IDF Discovers More Gaza Tunnels Leading Into Israel

A general view of the interior of a cross-border attack tunnel dug from Gaza to Israel, near Kissufim, seen on January 18, 2018. (photo credit: REUTERS/JACK GUEZ)

The project is being carried out by the Defense Ministry’s Engineering and Construction Department and the Border and Sewage Administration.

BY ANNA AHRONHEIM  JULY 8, 2019 21:32 

Another cross-border tunnel dug into Israeli territory was discovered in the southern part of the Gaza Strip during construction of the country’s underground barrier, the IDF announced on Monday evening.

“At this time, IDF soldiers are conducting an investigation of the passage,” the IDF said. “More information will be provided shortly.”

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It is unclear if the tunnel was newly dug by terror groups in the Strip or if it was an old unused tunnel.Read More Related Articles

The Eshkol Regional Council said that the tunnel was found by “groundbreaking technological defenses that are used along the Gaza border to protect our communities. The tunnel is not a threat and is being handled by the IDF.”

Israel’s military has been investing extensive efforts in locating cross-border tunnels from Gaza, and has destroyed 16 terror tunnels that infiltrated into Israeli territory in the past two years, including one tunnel that stretched into both Israel and Egypt’s Sinai Peninsula near the Kerem Shalom crossing.

The IDF also destroyed an operational naval tunnel that extended into the Mediterranean and would have enabled terrorists who would enter from a Hamas military post in the northern Gaza Strip to exit into the sea unnoticed.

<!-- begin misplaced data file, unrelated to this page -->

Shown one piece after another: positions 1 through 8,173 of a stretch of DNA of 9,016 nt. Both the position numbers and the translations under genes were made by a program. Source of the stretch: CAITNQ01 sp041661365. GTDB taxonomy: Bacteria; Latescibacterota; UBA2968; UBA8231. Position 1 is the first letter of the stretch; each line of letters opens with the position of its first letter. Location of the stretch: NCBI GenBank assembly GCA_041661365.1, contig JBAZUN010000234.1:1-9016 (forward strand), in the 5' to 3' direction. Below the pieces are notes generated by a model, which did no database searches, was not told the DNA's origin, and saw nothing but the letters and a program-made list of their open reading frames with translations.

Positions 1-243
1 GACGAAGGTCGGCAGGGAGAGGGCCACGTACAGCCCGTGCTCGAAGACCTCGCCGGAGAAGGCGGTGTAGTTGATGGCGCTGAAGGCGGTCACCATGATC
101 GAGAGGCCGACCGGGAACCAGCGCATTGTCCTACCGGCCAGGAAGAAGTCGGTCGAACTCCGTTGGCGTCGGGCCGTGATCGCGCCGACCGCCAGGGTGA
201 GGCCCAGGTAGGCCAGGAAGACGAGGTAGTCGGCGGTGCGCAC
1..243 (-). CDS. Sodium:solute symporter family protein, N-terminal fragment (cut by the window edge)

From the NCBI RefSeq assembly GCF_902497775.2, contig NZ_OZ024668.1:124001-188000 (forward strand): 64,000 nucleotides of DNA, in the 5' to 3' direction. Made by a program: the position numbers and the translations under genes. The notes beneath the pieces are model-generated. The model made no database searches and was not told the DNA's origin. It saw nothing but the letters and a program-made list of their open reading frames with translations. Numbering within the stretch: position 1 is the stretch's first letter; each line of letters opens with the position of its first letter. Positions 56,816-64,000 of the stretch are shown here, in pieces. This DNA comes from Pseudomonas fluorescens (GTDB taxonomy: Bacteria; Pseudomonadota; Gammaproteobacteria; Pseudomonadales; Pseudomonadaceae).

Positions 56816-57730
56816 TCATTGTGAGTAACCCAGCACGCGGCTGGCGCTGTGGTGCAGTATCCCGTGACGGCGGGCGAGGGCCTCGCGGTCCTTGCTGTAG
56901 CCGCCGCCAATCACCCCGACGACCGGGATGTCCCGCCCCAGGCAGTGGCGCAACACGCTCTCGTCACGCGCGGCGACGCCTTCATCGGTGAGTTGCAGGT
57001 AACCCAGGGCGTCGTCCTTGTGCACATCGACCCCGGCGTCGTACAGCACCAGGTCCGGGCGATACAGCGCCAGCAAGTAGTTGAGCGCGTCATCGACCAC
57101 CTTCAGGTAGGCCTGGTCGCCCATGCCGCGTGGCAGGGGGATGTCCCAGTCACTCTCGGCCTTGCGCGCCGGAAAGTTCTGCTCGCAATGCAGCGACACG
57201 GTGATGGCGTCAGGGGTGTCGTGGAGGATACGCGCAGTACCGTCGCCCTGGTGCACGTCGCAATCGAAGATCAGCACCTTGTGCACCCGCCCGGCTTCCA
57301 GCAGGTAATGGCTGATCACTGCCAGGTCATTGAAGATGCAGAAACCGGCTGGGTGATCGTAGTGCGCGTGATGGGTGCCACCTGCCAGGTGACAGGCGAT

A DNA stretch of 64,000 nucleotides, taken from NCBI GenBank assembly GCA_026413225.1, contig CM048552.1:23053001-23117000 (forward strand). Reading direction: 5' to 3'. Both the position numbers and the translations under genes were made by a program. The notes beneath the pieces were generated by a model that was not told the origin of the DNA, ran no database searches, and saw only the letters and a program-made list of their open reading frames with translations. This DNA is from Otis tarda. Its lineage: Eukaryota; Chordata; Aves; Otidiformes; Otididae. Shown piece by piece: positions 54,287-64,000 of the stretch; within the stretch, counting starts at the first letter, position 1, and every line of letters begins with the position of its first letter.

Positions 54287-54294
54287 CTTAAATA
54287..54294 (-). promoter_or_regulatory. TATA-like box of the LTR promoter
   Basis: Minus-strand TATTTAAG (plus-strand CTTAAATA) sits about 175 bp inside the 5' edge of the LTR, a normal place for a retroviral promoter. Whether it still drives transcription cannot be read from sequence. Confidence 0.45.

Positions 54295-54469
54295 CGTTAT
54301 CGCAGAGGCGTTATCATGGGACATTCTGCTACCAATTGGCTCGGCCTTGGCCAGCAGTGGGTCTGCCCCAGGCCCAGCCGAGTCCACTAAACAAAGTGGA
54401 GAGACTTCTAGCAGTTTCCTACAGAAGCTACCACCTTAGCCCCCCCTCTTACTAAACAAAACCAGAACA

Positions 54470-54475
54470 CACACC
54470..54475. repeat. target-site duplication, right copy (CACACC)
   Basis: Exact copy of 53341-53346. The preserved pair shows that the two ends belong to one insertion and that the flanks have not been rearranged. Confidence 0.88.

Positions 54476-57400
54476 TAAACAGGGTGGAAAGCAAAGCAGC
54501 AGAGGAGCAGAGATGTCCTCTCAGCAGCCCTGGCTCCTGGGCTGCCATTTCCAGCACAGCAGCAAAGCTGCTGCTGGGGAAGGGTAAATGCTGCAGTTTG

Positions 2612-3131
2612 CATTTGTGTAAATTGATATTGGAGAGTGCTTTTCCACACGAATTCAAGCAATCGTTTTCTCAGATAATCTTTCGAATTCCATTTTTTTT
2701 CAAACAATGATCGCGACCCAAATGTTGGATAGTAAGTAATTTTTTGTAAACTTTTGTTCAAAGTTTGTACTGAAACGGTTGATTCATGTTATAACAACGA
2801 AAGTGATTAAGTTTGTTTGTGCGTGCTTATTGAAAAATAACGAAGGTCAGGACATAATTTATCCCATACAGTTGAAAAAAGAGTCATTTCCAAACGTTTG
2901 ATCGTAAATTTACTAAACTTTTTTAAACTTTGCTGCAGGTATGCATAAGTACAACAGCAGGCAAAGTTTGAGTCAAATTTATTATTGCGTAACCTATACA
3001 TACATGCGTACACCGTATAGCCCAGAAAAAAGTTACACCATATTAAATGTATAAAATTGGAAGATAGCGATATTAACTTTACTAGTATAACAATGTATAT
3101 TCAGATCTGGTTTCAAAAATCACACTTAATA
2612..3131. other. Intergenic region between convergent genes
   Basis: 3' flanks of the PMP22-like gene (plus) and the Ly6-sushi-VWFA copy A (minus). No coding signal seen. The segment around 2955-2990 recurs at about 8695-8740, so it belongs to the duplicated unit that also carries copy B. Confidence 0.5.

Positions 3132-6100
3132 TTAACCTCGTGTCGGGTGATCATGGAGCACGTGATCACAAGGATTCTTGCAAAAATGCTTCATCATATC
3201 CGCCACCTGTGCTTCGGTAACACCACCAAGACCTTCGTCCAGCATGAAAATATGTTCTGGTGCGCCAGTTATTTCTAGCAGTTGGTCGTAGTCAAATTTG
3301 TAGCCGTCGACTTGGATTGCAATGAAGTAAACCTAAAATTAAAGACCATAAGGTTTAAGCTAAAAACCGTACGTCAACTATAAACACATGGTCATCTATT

A total of 18 cross-border tunnels have been discovered and destroyed since the end of Operation Protective Edge in 2014.

The IDF has also completed some 30 kilometers of the new underground and maritime barrier to cut off Hamas tunnels while strengthening the fence above ground.

The smart-fence is the above-ground part of Israel’s underground barrier, which has a system of advanced sensors and monitoring devices to detect tunnels.

The project is being carried out by the Defense Ministry’s Engineering and Construction Department and the Border and Sewage Administration.

The 200-meter sea barrier, which has been completed, is made up of three layers, including one below the sea level that is lined with seismic detectors and other tools, a layer of armored stone, and a third layer in the form of a mound. In addition to the three layers, a six-meter (20-foot) smart fence surrounds the breakwater to provide a final security measure.

The decision to build an upgraded naval barrier was decided upon after five Hamas frogmen (naval commandos) tried to infiltrate Kibbutz Zikim during Operation Protective Edge in 2014 armed with automatic weapons, fragmentation grenades and several types of explosives devices. They were engaged and killed by the IDF in a combined attack from the sea, ground and air.


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